Open Access Open Badges Research article

Vulnerability to traumatic stress in fibromyalgia patients: 19 month follow-up after the great East Japan disaster

Chie Usui1*, Kotaro Hatta1, Satoko Aratani2, Naoko Yagishita3, Kenya Nishioka4, Satoko Okamura5, Kenji Itoh6, Yoshihisa Yamano3, Hiroyuki Nakamura7, Nozomu Asukai8, Toshihiro Nakajima2 and Kusuki Nishioka2

Author Affiliations

1 Department of Psychiatry, Juntendo University Nerima Hospital, 3-1-10 Takanodai, Nerima-Ku, Tokyo 177-8521, Japan

2 Institute of Innovative Medical Science and Education, Tokyo Medical University, 6-1-1 Shinjyuku, Shinjyuku-ku, Tokyo 160-8402, Japan

3 Institute of Medical Science, St. Marianna University School of Medicine, 2-16-1 Sugo, Kawasaki, Miyame-ku, Kanagawa 216-8511, Japan

4 Department of Neurology, Juntendo University School of Medicine, 2-1-1 Hongo, Bunkyo-Ku, Tokyo 113-8421, Japan

5 Kochi-Daiichi Hospital, 2-14 Kutanda, Kochi 780-0832, Japan

6 Department of Rheumatology, National Center for Global Health and Medicine, 1-21-1Toyama, Shinjuku-ku, Tokyo 162-8655, Japan

7 Department of Environmental and Preventive Medicine, Graduate School of Medical Science, Kanazawa University, Kakuma-cho, Kanazawa-city, Kanazawa 920-1192, Japan

8 Department of Psychiatry and Behavioral Sciences, Tokyo Metropolitan Institute of Medical Science, 2-1-8 Kamikitazawa, Setagaya-ku, Tokyo 156-8506, Japan

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Arthritis Research & Therapy 2013, 15:R130  doi:10.1186/ar4310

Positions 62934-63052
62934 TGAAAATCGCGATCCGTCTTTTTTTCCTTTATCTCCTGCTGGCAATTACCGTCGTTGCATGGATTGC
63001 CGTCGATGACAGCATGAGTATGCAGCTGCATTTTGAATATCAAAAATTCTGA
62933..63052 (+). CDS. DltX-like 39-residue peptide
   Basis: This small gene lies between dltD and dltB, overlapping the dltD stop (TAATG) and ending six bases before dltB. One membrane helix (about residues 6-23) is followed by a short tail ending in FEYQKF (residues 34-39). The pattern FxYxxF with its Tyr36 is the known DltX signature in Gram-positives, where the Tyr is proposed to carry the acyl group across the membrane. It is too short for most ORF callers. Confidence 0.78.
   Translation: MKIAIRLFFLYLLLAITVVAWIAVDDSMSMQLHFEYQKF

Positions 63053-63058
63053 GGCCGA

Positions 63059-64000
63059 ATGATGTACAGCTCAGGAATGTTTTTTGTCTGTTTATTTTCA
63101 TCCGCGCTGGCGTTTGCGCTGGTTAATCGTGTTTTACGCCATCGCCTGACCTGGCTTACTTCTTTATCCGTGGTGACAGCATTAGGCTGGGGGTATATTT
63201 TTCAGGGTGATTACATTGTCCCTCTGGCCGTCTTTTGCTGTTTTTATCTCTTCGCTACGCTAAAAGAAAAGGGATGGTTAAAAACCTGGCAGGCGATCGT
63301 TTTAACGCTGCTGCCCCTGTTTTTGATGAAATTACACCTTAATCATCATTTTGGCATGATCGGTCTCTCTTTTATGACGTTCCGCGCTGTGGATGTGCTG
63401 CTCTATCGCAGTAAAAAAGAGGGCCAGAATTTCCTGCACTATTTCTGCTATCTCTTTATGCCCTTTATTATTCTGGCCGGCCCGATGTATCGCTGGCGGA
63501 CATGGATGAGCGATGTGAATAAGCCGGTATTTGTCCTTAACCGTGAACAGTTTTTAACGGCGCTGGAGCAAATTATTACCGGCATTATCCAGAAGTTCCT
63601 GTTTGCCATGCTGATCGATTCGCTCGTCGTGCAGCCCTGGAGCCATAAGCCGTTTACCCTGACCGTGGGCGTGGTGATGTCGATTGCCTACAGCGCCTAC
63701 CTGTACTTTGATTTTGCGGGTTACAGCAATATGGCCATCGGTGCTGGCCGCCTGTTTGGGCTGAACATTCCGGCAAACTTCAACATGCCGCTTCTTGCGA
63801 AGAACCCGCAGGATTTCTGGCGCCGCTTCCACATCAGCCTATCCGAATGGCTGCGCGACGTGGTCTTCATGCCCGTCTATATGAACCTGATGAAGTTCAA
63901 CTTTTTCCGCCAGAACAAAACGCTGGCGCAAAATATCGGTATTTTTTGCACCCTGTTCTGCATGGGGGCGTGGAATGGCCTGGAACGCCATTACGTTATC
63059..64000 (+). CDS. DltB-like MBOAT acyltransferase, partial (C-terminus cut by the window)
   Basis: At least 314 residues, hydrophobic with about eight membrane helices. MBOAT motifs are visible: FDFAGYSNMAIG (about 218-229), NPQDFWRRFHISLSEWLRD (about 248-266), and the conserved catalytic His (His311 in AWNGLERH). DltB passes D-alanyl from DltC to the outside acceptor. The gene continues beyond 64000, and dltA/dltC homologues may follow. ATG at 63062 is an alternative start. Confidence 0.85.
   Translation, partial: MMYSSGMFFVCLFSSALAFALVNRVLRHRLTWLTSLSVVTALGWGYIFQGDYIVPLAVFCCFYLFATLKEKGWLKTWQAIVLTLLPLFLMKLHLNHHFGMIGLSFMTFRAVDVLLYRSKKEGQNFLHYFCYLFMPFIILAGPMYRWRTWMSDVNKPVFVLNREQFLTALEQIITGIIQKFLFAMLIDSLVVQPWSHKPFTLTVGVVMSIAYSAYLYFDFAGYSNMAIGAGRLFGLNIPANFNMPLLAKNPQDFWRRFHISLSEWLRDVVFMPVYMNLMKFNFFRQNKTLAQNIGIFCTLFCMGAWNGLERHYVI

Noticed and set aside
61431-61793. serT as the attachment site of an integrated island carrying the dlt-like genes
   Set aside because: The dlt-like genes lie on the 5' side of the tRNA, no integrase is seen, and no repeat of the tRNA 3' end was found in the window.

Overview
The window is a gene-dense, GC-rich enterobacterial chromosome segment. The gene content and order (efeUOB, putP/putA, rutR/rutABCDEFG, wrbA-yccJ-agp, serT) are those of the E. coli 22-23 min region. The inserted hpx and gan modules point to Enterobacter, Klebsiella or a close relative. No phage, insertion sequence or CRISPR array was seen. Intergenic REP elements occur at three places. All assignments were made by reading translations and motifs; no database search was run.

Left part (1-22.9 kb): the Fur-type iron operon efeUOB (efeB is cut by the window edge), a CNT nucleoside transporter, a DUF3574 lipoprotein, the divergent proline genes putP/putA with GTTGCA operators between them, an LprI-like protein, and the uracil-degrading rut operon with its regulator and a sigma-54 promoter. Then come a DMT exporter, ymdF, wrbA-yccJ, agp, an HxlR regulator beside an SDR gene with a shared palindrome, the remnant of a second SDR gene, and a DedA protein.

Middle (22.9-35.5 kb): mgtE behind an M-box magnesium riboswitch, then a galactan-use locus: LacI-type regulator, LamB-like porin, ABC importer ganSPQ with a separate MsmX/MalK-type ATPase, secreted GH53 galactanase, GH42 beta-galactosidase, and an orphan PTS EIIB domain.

Published: 23 September 2013



The aim of this study was to investigate vulnerability and long-term influence of traumatic stress caused by the Great East Japan Disaster which occurred on March 11, 2011, in patients with fibromyalgia, which is a chronic pain syndrome probably involving central sensitization.


A total of 60 female patients with fibromyalgia were compared with female patients with rheumatoid arthritis (RA, n = 23) as another chronic pain disease, and with female healthy controls (HC, n = 26) in the observational study. To evaluate responses to traumatic stress, the scores of Impact of Event Scale-Revised (IES-R) were assessed one month after the disaster and every six months until 19 months after the disaster. We also evaluated levels of depression during the study period. To know the score of IES-R of patients with fibromyalgia during usual living, we assessed IES-R in another population of fibromyalgia patients without exposure to a great disaster.


The mean score of IES-R one month after the disaster in the fibromyalgia group (24.6 [SD 18.9]) was significantly higher than that of RA group (13.4 [SD 14.5]) or HC group (9.1 [9.2]) (F = 9.96, p < 0.0001). However, the mean score of IES-R in fibromyalgia patients without exposure to a great disaster was (20.3 [SD 18.7]), which was almost the same value as the fibromyalgia group seven months after the disaster (20.2 [SD 19.5]). Repeated measures analysis of variance showed significant effect of time course in the depression-related symptoms (F = 6.68, P = 0.001), and a post-hoc test revealed that the number of depression-related symptoms one month before the disaster was significantly different from other time points until 19 months after the disaster, respectively.


Although response to acute stress induced by the great earthquake was likely to be settled within seven months after the disaster, depression-related symptoms have been increasing for more than one year after the disaster, despite exclusion of patients with major depression at baseline. This long-lasting worsening of depression-related symptoms may have been in response to chronic stress induced by the fear of radiation due to the nuclear power disaster. These findings suggest that patients with fibromyalgia are vulnerable to chronic stress rather than acute stress.